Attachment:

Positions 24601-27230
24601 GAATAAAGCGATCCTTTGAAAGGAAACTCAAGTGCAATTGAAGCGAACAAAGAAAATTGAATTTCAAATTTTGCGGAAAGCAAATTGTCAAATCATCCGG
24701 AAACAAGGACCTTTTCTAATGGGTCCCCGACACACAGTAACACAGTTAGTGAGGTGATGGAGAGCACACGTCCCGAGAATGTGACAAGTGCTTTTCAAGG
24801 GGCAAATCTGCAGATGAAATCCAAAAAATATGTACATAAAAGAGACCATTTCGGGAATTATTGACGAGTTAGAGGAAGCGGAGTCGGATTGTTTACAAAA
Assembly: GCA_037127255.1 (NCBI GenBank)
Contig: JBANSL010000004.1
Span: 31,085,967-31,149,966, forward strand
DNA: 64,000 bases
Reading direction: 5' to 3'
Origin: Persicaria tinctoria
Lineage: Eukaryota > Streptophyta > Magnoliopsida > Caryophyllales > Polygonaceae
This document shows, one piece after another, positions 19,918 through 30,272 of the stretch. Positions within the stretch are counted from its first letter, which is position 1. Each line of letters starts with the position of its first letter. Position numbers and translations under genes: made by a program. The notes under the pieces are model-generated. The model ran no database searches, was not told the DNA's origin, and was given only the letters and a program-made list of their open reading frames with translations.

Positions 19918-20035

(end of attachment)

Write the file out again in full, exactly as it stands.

Positions 24601-27230
24601 GAATAAAGCGATCCTTTGAAAGGAAACTCAAGTGCAATTGAAGCGAACAAAGAAAATTGAATTTCAAATTTTGCGGAAAGCAAATTGTCAAATCATCCGG
24701 AAACAAGGACCTTTTCTAATGGGTCCCCGACACACAGTAACACAGTTAGTGAGGTGATGGAGAGCACACGTCCCGAGAATGTGACAAGTGCTTTTCAAGG
24801 GGCAAATCTGCAGATGAAATCCAAAAAATATGTACATAAAAGAGACCATTTCGGGAATTATTGACGAGTTAGAGGAAGCGGAGTCGGATTGTTTACAAAA
Assembly: GCA_037127255.1 (NCBI GenBank)
Contig: JBANSL010000004.1
Span: 31,085,967-31,149,966, forward strand
DNA: 64,000 bases
Reading direction: 5' to 3'
Origin: Persicaria tinctoria
Lineage: Eukaryota > Streptophyta > Magnoliopsida > Caryophyllales > Polygonaceae
This document shows, one piece after another, positions 19,918 through 30,272 of the stretch. Positions within the stretch are counted from its first letter, which is position 1. Each line of letters starts with the position of its first letter. Position numbers and translations under genes: made by a program. The notes under the pieces are model-generated. The model ran no database searches, was not told the DNA's origin, and was given only the letters and a program-made list of their open reading frames with translations.

Positions 19918-20035